I’ve spent the past two years living and working in the rural northeast of Thailand (Isaan). Ubon Ratchathani to be exact, a place where life is set at a slower pace than I am used to meaning that days are filled with more time to reflect. With more time on my hands and more moments thrown my way that are blissfully outside of my definition of ‘normal,’ I’ve had some time to change my views. Here are ten things I’ve learned through this wacky journey of living abroad:
1. Traveling Solo Isn’t All That Hard
When I first moved abroad, I was shy and nervous about traveling by myself. I had never done it before, and I didn’t really know how to go about it. As a single female, I was also unsure if it was safe, and what precautions I should take. How would I get from one place to another? How would I find places to stay and eat? More than anything, it was simply a fear of the unknown that intimidated me.
I learned, however, that traveling solo is not only possible, but it’s easy and pretty darn awesome. Like many things, the best way to learn is by doing. In a place like Southeast Asia, the typical traveler’s path is basically a red carpet. There is always a way to get from point A to point B, and it’s easy to make friends along the way.
Traveling alone leaves you lots of time to make new friends!
2. The World is Modernized
I’m sorry to let the cat out of the bag, but Southeast Asia is no longer some mysterious, exotic, unexplored land of tribes and hidden secrets. Yes, there are still many people who live traditional lifestyles, but TVs and iPods have seeped their way into even the remotest of villages. But don’t let this get you down. Even though you may not be the next Heinrich Harrer, there are so many amazing things to see and so much knowledge and wisdom to be gained from the cultures and histories of people all over the world.
Bangkok’s skyline, a city of 6 million.
3. Ditch Preconceived Notions
Let go of preconceived notions, and don’t assume that everyone from any particular country is the same. Don’t assume people are out to get you, or that they wont like you for any particular reason. The fact that we’re all people unites us more than the fact that we’re all from different places separates us. It pays to give people the benefit of the doubt.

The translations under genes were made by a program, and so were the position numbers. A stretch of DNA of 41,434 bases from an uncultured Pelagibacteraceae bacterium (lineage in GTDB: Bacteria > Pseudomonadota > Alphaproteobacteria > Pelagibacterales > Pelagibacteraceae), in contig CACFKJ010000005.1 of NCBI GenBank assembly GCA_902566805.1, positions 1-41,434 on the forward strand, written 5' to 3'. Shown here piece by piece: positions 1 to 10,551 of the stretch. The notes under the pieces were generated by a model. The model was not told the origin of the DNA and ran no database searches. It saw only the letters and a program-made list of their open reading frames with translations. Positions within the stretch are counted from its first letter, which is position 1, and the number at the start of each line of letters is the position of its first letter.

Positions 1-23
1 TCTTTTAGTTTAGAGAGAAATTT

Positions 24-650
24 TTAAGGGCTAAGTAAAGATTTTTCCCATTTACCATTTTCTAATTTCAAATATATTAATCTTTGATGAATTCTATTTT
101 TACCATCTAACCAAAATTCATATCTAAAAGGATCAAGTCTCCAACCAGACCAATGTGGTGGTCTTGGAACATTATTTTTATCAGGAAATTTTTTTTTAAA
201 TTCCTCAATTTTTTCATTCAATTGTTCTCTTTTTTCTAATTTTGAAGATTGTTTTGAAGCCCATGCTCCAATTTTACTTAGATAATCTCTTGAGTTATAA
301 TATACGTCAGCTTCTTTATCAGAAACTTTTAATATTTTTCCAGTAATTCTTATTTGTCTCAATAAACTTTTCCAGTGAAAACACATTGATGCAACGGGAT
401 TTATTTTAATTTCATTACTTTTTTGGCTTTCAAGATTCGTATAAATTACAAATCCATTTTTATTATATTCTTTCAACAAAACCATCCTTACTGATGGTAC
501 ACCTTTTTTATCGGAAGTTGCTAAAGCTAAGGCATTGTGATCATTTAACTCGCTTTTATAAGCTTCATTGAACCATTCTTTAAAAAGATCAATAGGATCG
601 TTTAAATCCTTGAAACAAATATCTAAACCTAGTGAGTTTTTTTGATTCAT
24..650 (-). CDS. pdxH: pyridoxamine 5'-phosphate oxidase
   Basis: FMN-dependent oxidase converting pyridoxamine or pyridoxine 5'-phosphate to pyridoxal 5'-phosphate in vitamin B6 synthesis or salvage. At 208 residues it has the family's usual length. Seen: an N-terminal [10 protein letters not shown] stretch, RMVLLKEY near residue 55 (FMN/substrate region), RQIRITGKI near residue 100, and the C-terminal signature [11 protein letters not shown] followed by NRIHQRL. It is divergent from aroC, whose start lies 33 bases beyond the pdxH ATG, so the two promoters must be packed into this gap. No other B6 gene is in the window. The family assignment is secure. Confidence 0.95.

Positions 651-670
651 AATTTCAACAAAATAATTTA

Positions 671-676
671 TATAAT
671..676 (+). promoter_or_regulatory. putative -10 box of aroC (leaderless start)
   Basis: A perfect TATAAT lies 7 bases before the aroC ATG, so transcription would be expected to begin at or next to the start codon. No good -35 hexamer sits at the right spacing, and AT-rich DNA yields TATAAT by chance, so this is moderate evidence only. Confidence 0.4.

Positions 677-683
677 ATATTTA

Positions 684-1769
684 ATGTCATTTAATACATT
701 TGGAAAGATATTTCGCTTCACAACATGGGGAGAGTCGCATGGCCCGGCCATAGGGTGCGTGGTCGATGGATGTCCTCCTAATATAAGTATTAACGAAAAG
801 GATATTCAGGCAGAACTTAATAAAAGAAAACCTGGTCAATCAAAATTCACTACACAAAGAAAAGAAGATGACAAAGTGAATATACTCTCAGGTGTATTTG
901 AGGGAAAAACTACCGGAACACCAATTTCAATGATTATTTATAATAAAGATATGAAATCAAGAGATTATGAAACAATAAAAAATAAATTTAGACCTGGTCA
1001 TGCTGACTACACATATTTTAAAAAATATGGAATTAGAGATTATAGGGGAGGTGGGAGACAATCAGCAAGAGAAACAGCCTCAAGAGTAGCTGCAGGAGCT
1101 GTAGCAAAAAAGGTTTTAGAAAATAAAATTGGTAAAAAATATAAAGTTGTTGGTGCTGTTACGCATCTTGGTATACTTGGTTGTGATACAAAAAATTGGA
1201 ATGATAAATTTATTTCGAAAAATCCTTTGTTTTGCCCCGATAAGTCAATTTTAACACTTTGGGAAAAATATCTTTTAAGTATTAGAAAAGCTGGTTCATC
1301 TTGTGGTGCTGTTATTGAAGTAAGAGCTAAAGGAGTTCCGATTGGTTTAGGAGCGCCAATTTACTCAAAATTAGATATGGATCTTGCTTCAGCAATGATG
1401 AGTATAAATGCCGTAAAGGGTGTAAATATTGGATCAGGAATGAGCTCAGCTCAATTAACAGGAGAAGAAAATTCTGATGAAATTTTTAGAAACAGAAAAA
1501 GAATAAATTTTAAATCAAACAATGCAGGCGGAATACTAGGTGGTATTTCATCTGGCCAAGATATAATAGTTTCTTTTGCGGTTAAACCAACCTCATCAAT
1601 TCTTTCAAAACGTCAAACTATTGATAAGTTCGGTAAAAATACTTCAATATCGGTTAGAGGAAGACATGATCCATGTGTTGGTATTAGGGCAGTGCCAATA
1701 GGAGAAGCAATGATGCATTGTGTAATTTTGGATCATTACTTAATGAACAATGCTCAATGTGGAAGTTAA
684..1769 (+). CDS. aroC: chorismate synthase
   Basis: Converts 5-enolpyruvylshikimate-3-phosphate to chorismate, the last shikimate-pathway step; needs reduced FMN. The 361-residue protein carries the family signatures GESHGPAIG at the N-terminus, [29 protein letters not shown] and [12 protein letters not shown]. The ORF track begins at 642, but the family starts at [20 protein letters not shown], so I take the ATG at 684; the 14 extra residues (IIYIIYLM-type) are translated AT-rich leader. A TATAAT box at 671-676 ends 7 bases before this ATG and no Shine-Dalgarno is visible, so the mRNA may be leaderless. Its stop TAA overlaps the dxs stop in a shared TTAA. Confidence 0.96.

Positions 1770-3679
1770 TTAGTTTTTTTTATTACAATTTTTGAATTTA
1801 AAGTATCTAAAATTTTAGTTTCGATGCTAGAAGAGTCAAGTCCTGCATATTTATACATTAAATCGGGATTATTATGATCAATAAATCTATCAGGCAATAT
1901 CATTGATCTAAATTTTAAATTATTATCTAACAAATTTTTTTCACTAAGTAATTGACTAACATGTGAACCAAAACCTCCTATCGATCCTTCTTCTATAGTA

4. Adventures Don’t Have To Be Big
Reading travel blogs and “Top 10 Destinations” lists can be overwhelming because there are so many amazing places to go and things to see in this world. Sometimes I find myself getting bogged down by fantasies about doing it all—from bicycling around China to walking El Camino to riding the Trans-Siberian Railway. These are all things I aspire to do someday, but they’re not your typical weekend activities, to say the least. I’ve found it important to remember that it’s not the size of the adventure that’s important, but that you have them. An adventure doesn’t have to look like trekking around Tibet or driving the length of Vietnam on a motorbike. Adventures can be small, too. Talking to the person next to you, trying to learn a few words in a new language, going on a daytrip or trying new food can all be adventures. It’s these little adventures that add the zest to daily life.
Trying new food in South East Asia always proves to be an adventure.
5. World Concepts Vary Widely
Moving abroad, I knew that Thai culture would be different from US culture, but I was surprised to learn just how profoundly people’s concept of the world differed from my own. Overarching concepts of many things—daily interactions, romantic relationships, and education, to name a few—are completely different from those in the US. It has been humbling to learn about these differences and to learn to function within a culture that is dictated by them. I will never again take my concept of the world for granted as a universal truth.
6. Communication: Goodbye Subtlety, Hello Miming.